One of the primary benefits of creating an estate plan is taking a level of control over your future and how your assets will be distributed to your loved ones. An effective estate planning strategy for creating this type of control is a revocable living trust (also known as an inter vivos trust).
You create the trust during your lifetime and you have the right to amend, alter or revoke the trust while you are still alive.
When you pass on, the living trust enables your family to avoid the expense and delay of going through the probate process. This is accomplished by the fact that your assets are transferred to the trust and titled to ensure the assets are owned by the trust. Therefore, when you pass away, there is no need to get the probate courts involved since the trust is managing your assets.
Basic Steps You Need to Follow to Establish a Living Trust
To establish a living trust under Missouri law, you must do the following:
- Create the trust document, typically with the assistance of an experienced St. Charles estate planning attorney.
- Decide who will inherit the trust property
- Name yourself as the trustee (i.e. the person in charge).
- Sign the trust document in front of a notary public.
- “Fund” the trust, which basically means you transfer your property to the trust (since you are trustee, you maintain control over your assets).
Do I Still Need a Last Will and Testament?
Yes. Having a Last Will and Testament provides you with a safety net for any property that does not transfer into your trust. For example, if you acquire new property and forget to add it to your trust before you pass on, that property will not pass under the terms of your living trust document. If you do not have a will, the property not transferred to your living trust during your lifetime will likely go to your closest relatives, in accordance with Missouri law.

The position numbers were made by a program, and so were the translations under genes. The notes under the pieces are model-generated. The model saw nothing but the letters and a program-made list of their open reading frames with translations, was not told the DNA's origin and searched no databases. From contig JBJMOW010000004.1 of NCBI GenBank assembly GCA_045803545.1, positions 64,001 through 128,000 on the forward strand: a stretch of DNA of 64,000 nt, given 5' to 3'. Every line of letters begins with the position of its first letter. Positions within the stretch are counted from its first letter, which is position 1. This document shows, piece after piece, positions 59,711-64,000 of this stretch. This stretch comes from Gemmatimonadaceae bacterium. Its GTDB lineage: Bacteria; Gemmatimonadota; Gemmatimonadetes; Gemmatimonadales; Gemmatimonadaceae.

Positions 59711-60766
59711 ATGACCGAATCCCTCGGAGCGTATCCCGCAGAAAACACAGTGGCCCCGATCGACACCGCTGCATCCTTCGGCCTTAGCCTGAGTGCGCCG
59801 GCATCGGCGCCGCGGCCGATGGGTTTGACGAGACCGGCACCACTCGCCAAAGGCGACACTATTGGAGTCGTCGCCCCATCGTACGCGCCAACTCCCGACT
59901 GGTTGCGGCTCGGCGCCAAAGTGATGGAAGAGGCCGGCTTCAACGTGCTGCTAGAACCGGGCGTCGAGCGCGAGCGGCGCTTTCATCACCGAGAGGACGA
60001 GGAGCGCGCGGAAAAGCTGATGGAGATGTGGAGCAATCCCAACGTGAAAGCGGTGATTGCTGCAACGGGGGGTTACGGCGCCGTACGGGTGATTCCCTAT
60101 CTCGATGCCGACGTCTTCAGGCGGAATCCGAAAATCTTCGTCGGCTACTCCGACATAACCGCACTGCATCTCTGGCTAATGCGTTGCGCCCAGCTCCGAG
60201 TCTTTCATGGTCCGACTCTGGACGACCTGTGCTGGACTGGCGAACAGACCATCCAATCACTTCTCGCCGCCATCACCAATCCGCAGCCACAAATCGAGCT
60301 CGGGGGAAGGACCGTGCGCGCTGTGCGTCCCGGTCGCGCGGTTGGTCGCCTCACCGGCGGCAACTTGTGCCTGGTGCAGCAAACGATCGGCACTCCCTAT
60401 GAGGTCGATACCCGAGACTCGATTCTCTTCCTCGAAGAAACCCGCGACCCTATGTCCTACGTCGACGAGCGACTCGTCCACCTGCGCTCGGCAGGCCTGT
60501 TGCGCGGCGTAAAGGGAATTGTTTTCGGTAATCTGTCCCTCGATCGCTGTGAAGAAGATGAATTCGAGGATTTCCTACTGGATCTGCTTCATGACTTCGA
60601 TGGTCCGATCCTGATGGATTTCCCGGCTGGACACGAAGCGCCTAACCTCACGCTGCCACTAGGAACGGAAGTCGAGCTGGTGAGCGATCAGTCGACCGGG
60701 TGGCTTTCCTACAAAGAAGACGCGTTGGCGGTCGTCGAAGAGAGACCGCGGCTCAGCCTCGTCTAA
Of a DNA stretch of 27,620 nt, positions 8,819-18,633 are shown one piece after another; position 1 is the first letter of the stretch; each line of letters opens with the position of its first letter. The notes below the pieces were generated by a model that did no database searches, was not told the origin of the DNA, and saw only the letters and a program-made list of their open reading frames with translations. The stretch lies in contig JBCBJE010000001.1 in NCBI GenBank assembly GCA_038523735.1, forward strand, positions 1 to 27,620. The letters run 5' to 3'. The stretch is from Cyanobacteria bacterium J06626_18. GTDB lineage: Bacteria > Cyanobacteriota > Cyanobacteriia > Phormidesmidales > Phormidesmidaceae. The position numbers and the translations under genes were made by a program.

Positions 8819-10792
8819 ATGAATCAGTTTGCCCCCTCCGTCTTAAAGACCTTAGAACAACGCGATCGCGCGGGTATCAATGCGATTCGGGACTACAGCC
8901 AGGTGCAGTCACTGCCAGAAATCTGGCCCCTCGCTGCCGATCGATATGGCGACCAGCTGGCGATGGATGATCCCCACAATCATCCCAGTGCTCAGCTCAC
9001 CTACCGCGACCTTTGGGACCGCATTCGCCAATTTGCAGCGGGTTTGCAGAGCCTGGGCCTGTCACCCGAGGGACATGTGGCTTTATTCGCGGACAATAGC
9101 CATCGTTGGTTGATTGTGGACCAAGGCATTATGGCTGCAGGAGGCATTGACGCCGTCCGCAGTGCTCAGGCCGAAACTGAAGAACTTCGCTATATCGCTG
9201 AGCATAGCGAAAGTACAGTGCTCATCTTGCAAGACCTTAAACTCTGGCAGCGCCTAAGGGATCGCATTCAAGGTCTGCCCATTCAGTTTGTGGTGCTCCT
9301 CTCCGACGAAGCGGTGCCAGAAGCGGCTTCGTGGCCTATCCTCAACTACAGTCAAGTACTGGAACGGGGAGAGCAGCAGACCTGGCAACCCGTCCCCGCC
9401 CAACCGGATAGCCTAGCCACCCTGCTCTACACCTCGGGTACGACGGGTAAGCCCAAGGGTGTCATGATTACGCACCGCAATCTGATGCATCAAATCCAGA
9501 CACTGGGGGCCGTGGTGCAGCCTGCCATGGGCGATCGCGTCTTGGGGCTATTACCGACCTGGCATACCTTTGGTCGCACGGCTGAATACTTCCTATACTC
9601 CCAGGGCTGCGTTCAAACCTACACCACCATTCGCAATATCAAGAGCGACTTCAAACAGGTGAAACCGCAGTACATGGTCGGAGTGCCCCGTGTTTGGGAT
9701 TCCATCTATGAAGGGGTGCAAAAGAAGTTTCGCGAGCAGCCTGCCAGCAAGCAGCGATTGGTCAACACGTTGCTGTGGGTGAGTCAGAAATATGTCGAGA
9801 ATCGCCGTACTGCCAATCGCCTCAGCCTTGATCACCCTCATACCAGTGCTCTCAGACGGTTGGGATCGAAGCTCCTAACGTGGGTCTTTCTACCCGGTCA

Thus, it is vitally important to create an overall estate plan that includes both the Revocable Living Trust and a Last Will and Testament that works with your Trust. This way you will be able to make sure that your estate is handled at your death in accordance with your wishes.
Can My Spouse and I Create a Living Trust Together?
Yes. A married couple has the ability to establish a joint revocable living trust. In Missouri, spouses may establish Qualified Spousal Trusts. This type of trust generally provides that while both spouses are alive, the trust income and principal will be paid to either or both of them in accordance with the trust directives. Any assets remaining in the trust after they pass will not have to go through probate.
Speak to an Experienced St. Charles Trust and Estate Lawyer Today
Properly establishing a living trust, making sure it is funded correctly, titling assets, etc. can get complicated. This is why you should have an experienced legal advisor assist you through the process. We are here to help. Polaris Law Group takes pride in offering an effective, full-service experience to our clients. If you want to ensure that you and your family are properly cared for, contact Polaris Law Group’s experienced trust and estate attorneys, Scott Stork and Raymond Chandler today.
Scott and Raymond are seasoned estate planning attorneys and are members of the National Network of Estate Planning Attorneys, the National Academy of Elder Law Attorneys, and Elder Counsel. Schedule a meeting by phone or by filling out a quick contact form today.